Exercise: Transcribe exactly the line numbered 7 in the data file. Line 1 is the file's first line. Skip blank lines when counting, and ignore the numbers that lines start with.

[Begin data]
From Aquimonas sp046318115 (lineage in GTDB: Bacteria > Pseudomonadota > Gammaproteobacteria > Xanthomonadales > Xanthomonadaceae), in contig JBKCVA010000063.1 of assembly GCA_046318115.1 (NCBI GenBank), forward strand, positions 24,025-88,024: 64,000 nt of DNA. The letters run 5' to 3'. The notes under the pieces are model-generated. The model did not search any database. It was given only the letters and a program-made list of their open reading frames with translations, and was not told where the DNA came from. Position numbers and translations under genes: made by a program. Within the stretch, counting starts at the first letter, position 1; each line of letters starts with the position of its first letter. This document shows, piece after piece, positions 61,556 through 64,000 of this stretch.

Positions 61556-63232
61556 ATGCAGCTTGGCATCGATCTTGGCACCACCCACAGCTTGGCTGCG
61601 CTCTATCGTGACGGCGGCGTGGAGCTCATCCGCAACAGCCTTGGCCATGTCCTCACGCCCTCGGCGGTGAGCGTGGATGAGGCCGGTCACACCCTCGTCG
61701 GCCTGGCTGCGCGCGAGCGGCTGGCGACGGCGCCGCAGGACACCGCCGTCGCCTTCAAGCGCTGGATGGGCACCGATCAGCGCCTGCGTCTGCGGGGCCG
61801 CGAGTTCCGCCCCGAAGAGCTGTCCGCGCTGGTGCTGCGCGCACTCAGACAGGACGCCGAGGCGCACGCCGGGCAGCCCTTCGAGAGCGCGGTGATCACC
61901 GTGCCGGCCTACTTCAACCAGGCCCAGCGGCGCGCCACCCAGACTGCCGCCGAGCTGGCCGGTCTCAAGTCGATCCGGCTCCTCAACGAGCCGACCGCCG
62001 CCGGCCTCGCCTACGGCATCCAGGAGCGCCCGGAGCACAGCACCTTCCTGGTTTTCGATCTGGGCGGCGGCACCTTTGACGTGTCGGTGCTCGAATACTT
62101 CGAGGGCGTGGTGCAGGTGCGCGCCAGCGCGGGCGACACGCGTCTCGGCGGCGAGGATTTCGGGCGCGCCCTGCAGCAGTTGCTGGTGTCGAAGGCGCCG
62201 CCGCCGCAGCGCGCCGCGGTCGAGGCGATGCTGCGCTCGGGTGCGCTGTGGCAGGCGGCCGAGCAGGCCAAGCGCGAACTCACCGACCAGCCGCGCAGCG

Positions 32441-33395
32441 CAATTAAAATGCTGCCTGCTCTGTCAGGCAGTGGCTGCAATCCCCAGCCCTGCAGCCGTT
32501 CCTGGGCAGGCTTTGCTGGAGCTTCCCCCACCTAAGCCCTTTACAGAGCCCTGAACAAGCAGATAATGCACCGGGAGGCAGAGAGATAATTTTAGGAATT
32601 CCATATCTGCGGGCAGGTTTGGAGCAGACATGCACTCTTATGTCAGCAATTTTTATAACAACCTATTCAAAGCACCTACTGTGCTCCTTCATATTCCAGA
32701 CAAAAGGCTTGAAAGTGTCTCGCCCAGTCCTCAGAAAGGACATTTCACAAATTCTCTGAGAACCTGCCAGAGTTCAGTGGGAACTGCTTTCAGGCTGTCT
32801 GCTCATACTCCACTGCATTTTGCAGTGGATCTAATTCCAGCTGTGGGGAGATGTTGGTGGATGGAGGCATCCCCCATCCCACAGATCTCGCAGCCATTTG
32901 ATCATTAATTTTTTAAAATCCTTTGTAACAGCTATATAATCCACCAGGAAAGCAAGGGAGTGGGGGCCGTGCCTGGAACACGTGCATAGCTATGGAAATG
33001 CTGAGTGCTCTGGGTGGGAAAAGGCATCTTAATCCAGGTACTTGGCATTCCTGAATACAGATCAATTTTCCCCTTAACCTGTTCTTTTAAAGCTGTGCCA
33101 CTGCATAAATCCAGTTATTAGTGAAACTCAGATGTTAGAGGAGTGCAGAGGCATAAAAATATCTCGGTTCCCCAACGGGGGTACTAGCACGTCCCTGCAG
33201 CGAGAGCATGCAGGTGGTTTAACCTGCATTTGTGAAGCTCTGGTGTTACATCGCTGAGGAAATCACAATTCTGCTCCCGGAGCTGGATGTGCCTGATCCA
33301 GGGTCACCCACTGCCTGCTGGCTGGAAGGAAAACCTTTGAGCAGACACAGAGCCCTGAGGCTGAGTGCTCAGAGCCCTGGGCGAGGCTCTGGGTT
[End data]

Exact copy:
61901 GTGCCGGCCTACTTCAACCAGGCCCAGCGGCGCGCCACCCAGACTGCCGCCGAGCTGGCCGGTCTCAAGTCGATCCGGCTCCTCAACGAGCCGACCGCCG